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Patrick Neary

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Everything posted by Patrick Neary

  1. It works, but it's awkward and not that good of a lens. I had one exactly like it years ago, but almost never used it because it's heavy (you need a turret locking cap that screws into the bottom lens port and secures the turret to the camera) and the focus and zoom were quite stiff, although that may have just been my specific lens. If you unscrew the viewfinder and look down the little vf port into the lens, you can see a kind of beamsplitter and three (if I remember right) small silvered dots which take light passing through the lens and deflect it up into the dogleg finder. The three seperate "dots" allowed a kind of split image focussing. The finder sticking out also just seemed to always be in the way, and it would get bumped out of alignment (it has to be set just right on the c-mount or your frame will look dutched through the finder). Anyway, I just thought non-reflex primes were much nicer to use, and a lot sharper.
  2. If you like Kurosawa, also check out Yasujiro Ozu- (Tokyo Story and Good Morning, and a zillion others). Really brilliant filmmaking!
  3. Hi- You can also use a mix of approaches- I did this not too long ago for some hospital scenes in an Animal Planet movie- In the rooms (and a large hallway) with a lot of exposed windows, we balanced for 5600k, bouncing additional daylight in with shiny boards (left on the flourescents, only if they were in the shot, just so they wouldn't look "off" but didn't have any problem with green cast). In areas with no windows, we lamped our kinos with tubes from the hospital. In an O.R. scene, we lit entirely with 3200k kinos and a few tungsten units. We also bounced a 2k into a room we could see through the doors in the background to keep it from going too green (but kept its' flouros on, again, just for effect) It all worked out quite well and kept us from trying to "muscle" around different color temps! Now, if you have a shot following someone from outside, through the halls, into the basement.....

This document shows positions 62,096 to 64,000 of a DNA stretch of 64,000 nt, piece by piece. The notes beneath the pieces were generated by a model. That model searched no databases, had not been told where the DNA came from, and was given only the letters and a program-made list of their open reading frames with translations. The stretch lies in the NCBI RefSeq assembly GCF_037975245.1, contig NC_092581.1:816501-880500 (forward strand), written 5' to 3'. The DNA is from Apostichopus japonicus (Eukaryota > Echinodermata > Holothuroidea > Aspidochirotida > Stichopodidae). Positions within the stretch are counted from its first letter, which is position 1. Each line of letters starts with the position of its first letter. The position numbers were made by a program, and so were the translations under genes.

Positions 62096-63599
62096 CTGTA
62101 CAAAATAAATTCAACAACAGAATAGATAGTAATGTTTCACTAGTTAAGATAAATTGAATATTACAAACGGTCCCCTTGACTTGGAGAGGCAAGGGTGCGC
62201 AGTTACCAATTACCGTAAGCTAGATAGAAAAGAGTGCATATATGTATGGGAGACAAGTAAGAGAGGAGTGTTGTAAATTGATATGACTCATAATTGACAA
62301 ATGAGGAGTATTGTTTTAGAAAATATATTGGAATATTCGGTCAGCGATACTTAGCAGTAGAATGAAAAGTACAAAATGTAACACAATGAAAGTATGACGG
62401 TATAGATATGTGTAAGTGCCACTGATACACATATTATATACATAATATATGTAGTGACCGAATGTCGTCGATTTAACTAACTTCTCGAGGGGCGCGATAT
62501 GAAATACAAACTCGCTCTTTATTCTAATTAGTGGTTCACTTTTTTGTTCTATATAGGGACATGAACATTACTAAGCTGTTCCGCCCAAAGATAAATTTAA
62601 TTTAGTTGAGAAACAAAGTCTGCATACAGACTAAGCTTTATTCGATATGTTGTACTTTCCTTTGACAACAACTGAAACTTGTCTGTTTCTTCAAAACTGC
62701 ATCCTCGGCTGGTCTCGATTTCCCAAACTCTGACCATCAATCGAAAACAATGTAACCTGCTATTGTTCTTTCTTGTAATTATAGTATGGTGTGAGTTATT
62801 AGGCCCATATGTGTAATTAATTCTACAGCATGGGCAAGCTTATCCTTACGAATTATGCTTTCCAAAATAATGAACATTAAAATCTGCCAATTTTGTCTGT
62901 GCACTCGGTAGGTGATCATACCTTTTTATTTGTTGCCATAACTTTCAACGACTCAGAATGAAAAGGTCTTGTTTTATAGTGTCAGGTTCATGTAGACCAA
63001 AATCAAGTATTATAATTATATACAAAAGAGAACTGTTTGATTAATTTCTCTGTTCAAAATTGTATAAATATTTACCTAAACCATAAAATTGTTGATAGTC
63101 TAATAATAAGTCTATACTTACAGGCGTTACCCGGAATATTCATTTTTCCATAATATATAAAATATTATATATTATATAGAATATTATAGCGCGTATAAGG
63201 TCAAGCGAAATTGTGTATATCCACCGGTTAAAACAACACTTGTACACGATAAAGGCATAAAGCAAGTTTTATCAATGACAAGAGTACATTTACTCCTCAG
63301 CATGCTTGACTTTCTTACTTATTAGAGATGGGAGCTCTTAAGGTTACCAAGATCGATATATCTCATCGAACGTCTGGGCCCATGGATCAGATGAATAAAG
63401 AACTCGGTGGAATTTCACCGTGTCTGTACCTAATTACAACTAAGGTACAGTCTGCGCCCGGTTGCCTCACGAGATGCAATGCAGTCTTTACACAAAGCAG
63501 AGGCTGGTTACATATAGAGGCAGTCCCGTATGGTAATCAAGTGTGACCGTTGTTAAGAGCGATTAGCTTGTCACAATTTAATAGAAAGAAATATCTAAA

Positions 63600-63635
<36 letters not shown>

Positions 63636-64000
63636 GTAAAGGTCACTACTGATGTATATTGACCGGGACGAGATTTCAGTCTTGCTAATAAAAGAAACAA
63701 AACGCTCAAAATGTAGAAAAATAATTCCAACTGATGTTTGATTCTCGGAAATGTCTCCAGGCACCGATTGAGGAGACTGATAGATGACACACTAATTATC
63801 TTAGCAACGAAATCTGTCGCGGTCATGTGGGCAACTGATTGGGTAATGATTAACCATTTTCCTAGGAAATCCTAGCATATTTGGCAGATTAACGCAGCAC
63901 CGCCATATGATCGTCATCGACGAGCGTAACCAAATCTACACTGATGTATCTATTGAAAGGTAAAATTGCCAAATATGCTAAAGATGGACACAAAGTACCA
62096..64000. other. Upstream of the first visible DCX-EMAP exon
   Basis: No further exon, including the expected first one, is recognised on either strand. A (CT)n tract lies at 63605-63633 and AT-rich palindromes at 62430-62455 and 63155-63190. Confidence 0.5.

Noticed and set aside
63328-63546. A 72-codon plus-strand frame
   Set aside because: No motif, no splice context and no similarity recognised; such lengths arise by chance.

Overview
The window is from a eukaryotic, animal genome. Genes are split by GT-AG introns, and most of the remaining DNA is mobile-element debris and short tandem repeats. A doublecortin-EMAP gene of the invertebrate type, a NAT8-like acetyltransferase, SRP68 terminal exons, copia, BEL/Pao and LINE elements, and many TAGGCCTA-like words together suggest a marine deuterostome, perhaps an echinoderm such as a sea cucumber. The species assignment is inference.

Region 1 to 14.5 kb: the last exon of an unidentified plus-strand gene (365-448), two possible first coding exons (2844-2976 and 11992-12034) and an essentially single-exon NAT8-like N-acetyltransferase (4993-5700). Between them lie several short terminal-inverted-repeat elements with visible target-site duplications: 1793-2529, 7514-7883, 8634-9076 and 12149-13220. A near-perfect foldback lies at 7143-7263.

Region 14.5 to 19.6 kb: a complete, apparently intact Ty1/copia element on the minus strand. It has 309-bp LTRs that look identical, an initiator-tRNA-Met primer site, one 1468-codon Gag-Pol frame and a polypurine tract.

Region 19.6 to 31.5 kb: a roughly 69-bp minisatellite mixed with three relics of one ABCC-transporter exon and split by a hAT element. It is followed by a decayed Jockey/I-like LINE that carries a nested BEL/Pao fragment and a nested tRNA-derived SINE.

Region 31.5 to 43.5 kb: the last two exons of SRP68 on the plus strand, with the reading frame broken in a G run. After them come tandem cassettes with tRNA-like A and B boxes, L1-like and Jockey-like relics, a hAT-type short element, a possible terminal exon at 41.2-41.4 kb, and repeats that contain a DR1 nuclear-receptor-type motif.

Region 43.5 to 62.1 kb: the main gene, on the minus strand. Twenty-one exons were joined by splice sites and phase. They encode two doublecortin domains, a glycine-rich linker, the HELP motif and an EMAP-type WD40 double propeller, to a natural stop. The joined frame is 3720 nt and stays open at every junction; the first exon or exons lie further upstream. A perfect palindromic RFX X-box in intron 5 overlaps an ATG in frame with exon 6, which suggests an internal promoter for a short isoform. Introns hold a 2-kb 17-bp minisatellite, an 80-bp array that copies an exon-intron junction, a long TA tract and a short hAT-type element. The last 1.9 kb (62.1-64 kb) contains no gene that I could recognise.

4. Hi- George is right, the vision 200 cart is notched for asa 160, so you get a little overexposure and slightly denser neg. I shot a music video not too long ago ( http://www.brokenskyfilms.com it's the "keeping it real" vid for buellton) on S8 and really enjoyed it- I'd love to do more- especially with the 800asa neg, it just becomes a surrealistic-mess-o-grain.
  5. I shot a couple episodes of a kids' series up on the matterhorn (on '74) and remember having to ND the bejeezus out of the lens. That snow and swiss sunshine is quite intense, even if it's hazey. All of the things you are talking about can be very easily created in the telecine and/or post. If I was doing it, I'd shoot the cold stuff with (or without) an 81c or ef (lotsa lotsa NDs) and not worry too much about keeping track of exact color temps, 'cause you're going to fine tune in TC anyway. 250d, being a daylight stock won't go nearly as cold as the 74, but again you could dial it in easily in telecine. it sounds like a fun shoot!
  6. ....."really? hmmm...." Here's the thing: when someone is testing you like this (and it can be a gaffer, an AC, a producer, the caterer, you name it) you'd better be 100% confident in what you're doing, or you may begin to feed into that second-guessing yourself. I've found that if someone is expressing concern about your choices, whether in production or telecine, it can be instructive to hear them out, but not give them any ground (unless they're right, but that's another story). If you're being accosted by a ne'er-do-well, it helps sometimes to just throw it back on them to explain their reasoning- (and then you can politely say, ""really? hmmm...." ;) If you're really confident in your choices, you should be able to communicate that concisely- if you can't, then certain folks will stomp all over you and your work. This is an interesting problem, and one that doesn't seem to be discussed too much, and I'd love to hear how other DP's handle it.
  7. Here's a short bit about the film (with a "behind the scenes pic) on indiewire, although there's little tech/post info: http://www.indiewire.com/people/people_040226young.html You can also find a schedule of film play-dates and locations on Young's own web page-
  8. very good point- Personally I'd love to give an a-cam a try, it looks like a very fun camera!
  9. Not to shoot down their fine work (the a-cam folks), but couldn't you just machine-out an old filmo gate and end up with the same thing?
  10. I can imagine! The 900 looks like a promising new camera, especially with the rental rates (at least around here) at about half the cost of HD. But that sounds like another forum topic!
  11. Hey! Did anyone in these hallowed forums catch the Sundance screening of November shot by Nancy Schreiber? Just curious what anyone thought of the image quality (from both tech and aesthetic perspectives....)
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